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Adam Ferguson admired ancient appeared AREOPAGITICA beauty Ben Jonson BISHOP BERKELEY body called character Chaucer Christian Church death discourse distinguished divine doth Eloisa to Abelard enemies England English Essay excellent father favour fear fire French Revolution give hand happy hath heart heaven highwayman History holy lance honour human idolatry Isaac Barrow John Hayward king knowledge labour language learning less literature live look Lord man's mankind manner matter ment merit mind moral nation nature never observed opinion passions perhaps period person philosophical pleasure poems poetry poets poor Pope popular present prince Puritans reason reign religion rich RICHARD BAXTER RICHARD STEELE Scotland sermons Shakspere soul spirit style Tatler things thou thought tion truth uncle Toby unto virtue whole wise words writers
Side 195 - Whence comes it by that vast store, which the busy and boundless fancy of man has painted on it with an almost endless variety? Whence has it all the materials of reason and knowledge? To this I answer, in one word, from EXPERIENCE; in that all our knowledge is founded, and from that it ultimately derives itself.
Side 80 - So if a man's wit be wandering, let him study the mathematics; for in demonstrations, if his wit be called away never so little, he must begin again. If his wit be not apt to distinguish or find differences, let him study the schoolmen; for they are cymini sectores.
Side 177 - I SAID, I will take heed to my ways, that I sin not with my tongue : I will keep my mouth with a bridle, while the wicked is before me.
Side 79 - Reading maketh a full man; conference a ready man; and writing an exact man. And therefore, if a man write little, he had need have a great memory; if he confer little, he had need have a present wit; and if he read little, he had need have much cunning, to seem to know that he doth not. Histories make men wise; poets witty; the mathematics subtle; natural philosophy deep; moral grave; logic and rhetoric able to contend.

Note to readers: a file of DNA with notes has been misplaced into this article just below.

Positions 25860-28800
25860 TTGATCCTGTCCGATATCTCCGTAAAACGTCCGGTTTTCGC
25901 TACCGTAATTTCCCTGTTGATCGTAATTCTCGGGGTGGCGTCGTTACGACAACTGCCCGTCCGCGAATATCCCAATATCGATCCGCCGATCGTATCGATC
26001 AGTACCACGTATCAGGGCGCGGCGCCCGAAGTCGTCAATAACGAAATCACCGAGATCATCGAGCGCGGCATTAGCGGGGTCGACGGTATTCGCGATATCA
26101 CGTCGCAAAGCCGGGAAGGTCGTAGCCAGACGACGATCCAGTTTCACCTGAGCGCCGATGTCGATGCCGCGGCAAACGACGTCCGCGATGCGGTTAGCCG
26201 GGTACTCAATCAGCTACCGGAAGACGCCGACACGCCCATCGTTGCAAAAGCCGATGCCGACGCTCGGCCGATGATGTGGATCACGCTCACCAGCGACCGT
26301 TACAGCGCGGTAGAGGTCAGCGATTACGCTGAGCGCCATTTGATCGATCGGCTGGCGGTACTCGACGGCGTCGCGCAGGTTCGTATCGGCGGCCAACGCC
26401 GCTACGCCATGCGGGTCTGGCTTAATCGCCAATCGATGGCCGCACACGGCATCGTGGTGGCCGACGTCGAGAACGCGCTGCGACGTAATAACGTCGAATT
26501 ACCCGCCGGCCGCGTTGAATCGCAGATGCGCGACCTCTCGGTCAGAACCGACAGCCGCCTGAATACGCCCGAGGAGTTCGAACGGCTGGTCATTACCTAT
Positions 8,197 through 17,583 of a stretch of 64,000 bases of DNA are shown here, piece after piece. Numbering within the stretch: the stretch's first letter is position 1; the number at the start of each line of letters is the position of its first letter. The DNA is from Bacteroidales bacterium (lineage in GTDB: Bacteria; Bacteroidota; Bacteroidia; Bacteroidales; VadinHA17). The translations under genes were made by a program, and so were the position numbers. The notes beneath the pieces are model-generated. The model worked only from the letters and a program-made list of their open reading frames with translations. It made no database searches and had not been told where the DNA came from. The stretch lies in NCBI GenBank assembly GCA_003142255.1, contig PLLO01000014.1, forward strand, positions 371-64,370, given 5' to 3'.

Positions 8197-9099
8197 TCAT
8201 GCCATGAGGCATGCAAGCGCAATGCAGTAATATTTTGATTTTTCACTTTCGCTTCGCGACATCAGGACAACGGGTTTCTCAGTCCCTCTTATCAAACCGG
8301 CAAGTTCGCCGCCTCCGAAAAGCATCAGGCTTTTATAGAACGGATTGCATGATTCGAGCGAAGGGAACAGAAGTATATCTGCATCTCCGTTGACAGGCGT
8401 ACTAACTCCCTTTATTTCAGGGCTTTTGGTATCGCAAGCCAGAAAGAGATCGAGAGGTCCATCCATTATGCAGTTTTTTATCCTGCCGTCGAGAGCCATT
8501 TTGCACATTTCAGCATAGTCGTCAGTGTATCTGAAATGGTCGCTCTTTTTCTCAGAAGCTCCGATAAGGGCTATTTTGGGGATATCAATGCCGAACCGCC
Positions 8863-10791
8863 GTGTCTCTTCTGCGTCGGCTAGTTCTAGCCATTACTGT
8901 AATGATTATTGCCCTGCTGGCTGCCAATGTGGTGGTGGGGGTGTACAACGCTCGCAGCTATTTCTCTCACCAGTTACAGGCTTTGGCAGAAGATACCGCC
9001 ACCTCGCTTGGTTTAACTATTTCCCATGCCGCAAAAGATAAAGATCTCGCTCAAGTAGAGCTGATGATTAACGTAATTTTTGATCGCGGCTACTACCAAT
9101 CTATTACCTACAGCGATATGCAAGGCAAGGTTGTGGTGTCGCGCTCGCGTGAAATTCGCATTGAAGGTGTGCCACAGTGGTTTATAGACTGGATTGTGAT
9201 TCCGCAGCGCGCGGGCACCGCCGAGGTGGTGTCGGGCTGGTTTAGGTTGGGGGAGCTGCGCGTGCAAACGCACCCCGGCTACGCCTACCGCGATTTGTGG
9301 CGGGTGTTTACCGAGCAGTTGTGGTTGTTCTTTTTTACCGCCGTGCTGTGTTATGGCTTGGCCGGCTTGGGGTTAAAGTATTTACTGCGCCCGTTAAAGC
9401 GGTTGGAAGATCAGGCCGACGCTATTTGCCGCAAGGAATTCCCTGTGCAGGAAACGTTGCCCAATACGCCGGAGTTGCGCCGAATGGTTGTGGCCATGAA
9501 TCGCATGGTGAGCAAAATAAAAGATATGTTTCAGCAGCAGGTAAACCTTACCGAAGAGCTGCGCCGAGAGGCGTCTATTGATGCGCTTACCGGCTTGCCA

Side 126 - For so have I seen a lark rising from his bed of grass, and soaring upwards, singing as he rises, and hopes to get to heaven, and climb above the clouds : but the poor bird was beaten back with the loud sighings of an eastern wind, and his motion made irregular and inconstant — descending more at every breath of the tempest, than it could recover by the...
Side 362 - We ought to elevate our minds to the greatness of that trust to which the order of Providence has called us. By adverting to the dignity of this high calling, our ancestors have turned a savage wilderness into a glorious empire; and have made the most extensive, and the only honorable conquests; not by destroying, but by promoting the wealth, the number, the happiness, of the human race.
Side 240 - A MAN'S first care should be to avoid the reproaches of his own heart ; his next, to escape the censures of the world. If the last interferes with the former, it ought to be entirely neglected ; but otherwise there cannot be a greater satisfaction to an honest mind, than to see those approbations which it gives itself seconded by the applauses of the public.
Side 110 - Osiris, took the virgin Truth, hewed her lovely form into a thousand pieces, and scattered them to the four winds. From that time ever since, the sad friends of Truth, such as durst appear, imitating the careful search that Isis made for the mangled body of Osiris, went up and down gathering up limb by limb still as they could find them.
Side 71 - That which doth assign unto each thing the kind, that which doth moderate the force and power, that which doth appoint the form and measure, of working, the same we term a law.